Urban sketching, though a relatively simple style of painting, is nevertheless one of the richest introductions to any city out there. It’s akin to scrolling through the Instagram page of a local, but instead of only seeing from their physical perspective, you also gain insight into what about the scene resonated with them — which colors, which angles, which details. Urban sketches are elegant snapshots that capture real moments of life in a city.
The popularity of urban sketching has skyrocketed over the past 15 years, but as an art form it has been around as long as cities, paper and drawing tools have existed. Known for his graphite and watercolor sketches of buildings and streetscapes in Penang, Kiah Kiean Ch’ng is one of the pillars of the urban sketching community in Southeast Asia. He’s held 18 solo exhibitions in the past twenty years, published four art books and co-founded the Penang chapter of Urban Sketchers, a global non-profit collective of artists.
“When you go outdoors to sketch, you learn something from the location,” he commented. “You get to observe the details, you can feel the space, it is very real. It is very different from drawing from a picture.”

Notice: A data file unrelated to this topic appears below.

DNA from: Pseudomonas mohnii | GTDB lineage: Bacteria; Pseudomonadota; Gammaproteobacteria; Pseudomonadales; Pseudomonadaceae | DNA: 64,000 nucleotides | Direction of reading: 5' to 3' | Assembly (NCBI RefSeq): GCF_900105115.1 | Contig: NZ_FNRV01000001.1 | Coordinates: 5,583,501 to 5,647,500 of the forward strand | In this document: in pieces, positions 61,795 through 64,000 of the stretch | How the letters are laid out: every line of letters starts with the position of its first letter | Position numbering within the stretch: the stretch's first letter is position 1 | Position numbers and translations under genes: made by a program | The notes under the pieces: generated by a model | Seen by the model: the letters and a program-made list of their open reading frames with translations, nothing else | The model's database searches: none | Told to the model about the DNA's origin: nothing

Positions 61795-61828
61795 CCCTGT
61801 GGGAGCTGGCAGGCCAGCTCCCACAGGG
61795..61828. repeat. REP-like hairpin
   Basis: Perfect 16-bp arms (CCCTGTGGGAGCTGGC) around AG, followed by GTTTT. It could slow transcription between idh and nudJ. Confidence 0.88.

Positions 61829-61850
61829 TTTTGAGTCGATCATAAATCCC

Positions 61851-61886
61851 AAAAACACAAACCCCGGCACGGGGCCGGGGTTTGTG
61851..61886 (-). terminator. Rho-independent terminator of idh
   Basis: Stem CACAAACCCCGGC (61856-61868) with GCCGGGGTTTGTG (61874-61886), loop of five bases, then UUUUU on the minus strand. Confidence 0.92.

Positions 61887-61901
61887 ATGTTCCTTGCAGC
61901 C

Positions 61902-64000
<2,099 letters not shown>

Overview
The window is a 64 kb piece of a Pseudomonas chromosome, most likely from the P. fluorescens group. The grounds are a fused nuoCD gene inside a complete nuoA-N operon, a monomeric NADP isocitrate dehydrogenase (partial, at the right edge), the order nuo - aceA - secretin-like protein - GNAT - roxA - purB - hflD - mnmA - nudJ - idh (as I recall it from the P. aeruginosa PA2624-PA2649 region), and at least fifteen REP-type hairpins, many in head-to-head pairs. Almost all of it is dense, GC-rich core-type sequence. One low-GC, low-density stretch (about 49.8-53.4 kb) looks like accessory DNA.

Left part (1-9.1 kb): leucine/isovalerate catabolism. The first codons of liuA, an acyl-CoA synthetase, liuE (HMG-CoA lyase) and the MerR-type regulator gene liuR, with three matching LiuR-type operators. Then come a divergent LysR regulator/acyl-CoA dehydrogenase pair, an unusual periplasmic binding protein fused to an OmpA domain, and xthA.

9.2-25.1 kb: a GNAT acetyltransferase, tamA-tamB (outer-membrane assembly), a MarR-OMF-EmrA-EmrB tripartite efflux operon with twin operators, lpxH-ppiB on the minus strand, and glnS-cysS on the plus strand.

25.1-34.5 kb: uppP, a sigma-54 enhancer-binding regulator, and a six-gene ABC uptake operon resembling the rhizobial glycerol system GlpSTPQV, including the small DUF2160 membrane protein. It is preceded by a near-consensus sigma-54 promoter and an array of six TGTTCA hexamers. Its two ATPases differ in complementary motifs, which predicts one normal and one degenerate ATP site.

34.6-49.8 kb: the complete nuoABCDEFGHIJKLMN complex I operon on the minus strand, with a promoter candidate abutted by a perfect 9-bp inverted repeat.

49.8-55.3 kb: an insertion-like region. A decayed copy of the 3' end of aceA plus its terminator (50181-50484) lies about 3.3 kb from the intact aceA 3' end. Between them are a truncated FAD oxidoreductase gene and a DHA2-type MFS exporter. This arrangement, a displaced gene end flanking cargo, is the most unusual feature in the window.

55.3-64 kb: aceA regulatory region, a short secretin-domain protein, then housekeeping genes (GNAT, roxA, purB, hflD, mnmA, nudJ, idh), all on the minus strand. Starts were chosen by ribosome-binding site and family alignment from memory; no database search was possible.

While urban sketching isn’t abstract, it’s not overly focused on accuracy either, an aspect of that attracts a great many casual and aspiring artists. As the goal is to sketch what you see, you’re not obligated to produce creative inspiration from a void. And by its very nature, a sketch is imprecise, freeing you to approach the subject without the pressure of ‘getting it right’.
One of the things that makes Kiah Kiean’s art stand out is not only the quality and resonance of his sketches but the tools he uses. In 2011, he began experimenting with twigs (specifically Water Jasmine twigs) and Chinese ink to create dry brushstrokes, a style he quickly became known for. A vivacious teacher as well as an artist, he insists: “Sketching is very easy and simple. Everyone can do it. All you need is a pencil and paper.”
If you’d like to deepen an upcoming visit to Penang, Kiah Kiean leads a StraitsJourneys experience as a means of exploring the city, where he guides participants to create their own unique sketching tools from dry twigs and sponges, and to sketch urban scenes with Chinese ink.
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An Irish-American residing in Singapore, Laura Jane O’Gorman Schwartz is a writer of fiction and non-fiction. Her work has been featured in publications such as The Wall Street Journal and The Shanghai Literary Review.